EU: Non-Muslim communities face problems in Turkey

The European Commission issued 2012 Progress Report on Turkey. This report on progress made by Turkey in preparing for EU membership briefly describes the relations between Turkey and the Union; analyses the situation in Turkey in terms of the political criteria for membership; analyses the situation in Turkey on the basis of the economic criteria for membership;  reviews Turkey’s capacity to take on the obligations of membership, that is the  acquis expressed in the Treaties, the secondary legislation and the policies of the Union. This report covers the period from October 2011 to September 2012.

Concerning freedom of thought, conscience and religion, the report notes that freedom of worship continues to be generally respected. In September the third religious service since 1915 was held at the Armenian Holy Cross Church on the Akhtamar Island in Lake Van. A number of crypto-Armenians have started to use their original names and religion.

However, according to the report, restrictions on the training of clergy remain. “Neither the Turkish legislation nor the public education system provide for private higher religious education for individual communities. The Armenian Patriarchate’s proposal to open a university department for the Armenian language and clergy remained pending for a fifth year.”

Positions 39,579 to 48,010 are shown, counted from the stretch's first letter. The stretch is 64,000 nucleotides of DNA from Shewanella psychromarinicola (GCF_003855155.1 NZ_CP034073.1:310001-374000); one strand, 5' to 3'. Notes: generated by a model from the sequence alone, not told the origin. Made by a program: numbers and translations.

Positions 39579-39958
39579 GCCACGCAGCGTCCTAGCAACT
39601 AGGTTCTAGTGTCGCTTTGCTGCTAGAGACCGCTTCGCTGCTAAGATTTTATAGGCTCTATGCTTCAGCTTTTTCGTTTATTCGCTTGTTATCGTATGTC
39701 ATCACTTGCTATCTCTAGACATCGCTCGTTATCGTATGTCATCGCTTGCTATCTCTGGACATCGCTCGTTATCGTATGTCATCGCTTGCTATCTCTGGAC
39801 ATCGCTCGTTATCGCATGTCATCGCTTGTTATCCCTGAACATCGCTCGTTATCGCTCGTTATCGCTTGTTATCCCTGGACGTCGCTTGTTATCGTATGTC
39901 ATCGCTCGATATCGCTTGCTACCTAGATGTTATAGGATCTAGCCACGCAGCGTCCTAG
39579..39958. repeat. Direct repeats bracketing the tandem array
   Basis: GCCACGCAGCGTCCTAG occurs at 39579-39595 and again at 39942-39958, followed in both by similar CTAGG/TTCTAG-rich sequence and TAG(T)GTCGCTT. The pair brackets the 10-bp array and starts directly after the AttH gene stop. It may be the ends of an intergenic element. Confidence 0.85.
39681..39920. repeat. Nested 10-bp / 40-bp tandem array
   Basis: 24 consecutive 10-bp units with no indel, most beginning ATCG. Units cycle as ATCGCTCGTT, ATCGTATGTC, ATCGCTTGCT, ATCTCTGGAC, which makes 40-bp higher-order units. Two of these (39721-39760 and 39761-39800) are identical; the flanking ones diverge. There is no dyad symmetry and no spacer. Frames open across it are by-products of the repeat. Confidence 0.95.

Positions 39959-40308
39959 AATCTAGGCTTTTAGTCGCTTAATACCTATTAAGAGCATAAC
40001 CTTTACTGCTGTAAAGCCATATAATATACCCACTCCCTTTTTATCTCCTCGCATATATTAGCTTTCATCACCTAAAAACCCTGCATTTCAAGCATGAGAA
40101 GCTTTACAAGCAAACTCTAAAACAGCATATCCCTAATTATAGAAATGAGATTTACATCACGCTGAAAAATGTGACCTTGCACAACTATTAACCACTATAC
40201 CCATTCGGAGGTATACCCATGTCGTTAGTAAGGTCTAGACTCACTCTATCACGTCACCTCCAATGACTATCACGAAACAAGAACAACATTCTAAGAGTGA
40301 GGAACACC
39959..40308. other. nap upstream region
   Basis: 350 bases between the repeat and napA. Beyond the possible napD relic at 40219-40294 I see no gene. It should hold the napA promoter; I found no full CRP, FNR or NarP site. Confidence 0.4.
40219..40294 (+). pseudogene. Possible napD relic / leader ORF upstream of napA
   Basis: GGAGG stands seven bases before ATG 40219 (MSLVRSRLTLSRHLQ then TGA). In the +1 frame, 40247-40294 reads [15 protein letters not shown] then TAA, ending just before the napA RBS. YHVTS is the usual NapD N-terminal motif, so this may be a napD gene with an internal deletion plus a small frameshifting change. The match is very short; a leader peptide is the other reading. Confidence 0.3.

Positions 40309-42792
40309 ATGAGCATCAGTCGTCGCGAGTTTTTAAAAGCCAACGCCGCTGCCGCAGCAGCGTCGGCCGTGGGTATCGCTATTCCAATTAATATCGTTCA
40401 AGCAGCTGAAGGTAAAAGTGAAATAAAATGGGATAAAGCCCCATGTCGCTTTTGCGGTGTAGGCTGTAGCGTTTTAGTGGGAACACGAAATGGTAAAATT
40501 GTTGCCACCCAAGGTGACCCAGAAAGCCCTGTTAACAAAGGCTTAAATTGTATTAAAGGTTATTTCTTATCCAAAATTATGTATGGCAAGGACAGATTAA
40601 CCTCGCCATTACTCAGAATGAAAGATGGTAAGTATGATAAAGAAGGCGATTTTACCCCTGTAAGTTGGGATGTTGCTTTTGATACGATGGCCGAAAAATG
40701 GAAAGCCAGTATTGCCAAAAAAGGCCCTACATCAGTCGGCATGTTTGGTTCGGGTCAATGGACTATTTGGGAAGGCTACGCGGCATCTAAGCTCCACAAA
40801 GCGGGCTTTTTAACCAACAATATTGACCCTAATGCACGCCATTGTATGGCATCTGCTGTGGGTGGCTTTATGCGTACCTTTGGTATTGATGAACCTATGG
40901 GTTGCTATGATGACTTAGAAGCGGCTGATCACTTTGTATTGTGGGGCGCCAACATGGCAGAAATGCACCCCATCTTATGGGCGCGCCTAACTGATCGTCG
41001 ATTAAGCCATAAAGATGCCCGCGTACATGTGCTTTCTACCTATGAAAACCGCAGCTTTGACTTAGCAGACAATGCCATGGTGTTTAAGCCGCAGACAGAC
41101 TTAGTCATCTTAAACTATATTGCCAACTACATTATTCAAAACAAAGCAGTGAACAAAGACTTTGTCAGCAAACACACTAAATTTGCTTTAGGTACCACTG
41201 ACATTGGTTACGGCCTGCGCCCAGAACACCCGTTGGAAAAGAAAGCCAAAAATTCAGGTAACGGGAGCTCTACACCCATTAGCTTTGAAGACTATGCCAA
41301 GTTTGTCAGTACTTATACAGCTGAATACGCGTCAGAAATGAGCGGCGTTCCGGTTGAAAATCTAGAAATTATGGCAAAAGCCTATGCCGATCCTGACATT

“The Ministry of National Education approved a new regulation allowing children from Armenian, Greek and Jewish minorities who are not Turkish citizens to be educated in minority schools. However, children who are not Turkish citizens do not receive official graduation papers,” the report said.

The EU reminds that the commemoration of the twentieth anniversary of the Khojalu tragedy on 26 February in Istanbul’s Taksim square was marred by racist and anti-Armenian slogans and degenerated into an attempted march on the Armenian Agos newspaper. 

“Rhetoric against missionaries or minorities remains in a number of compulsory schoolbooks. Several important buildings in the Armenian cemetery in Malatya were demolished by the Malatya municipality on 2 February.”

The report emphasizes that the full execution of the ECtHR judgment of 14 September 2010 on the Dink case is crucial for Turkey in order to fight impunity and to hold all involved accountable before the law. “The five-year court case on the murder of Armenian journalist Hrant Dink ended on 17 January 2012. One person was convicted for incitement to murder, but all defendants were acquitted of charges of links to a terrorist organization; the family of Hrant Dink demanded a new investigation into the conduct of various members of the police force and Gendarmerie who seemed to be implicated in the crime according to an inquiry conducted by the Presidential State Inspection Board (DDK),” the report reminded.

The EC report reminded also that the Armenian-Turkish protocols signed in 2009 have not been implemented yet.

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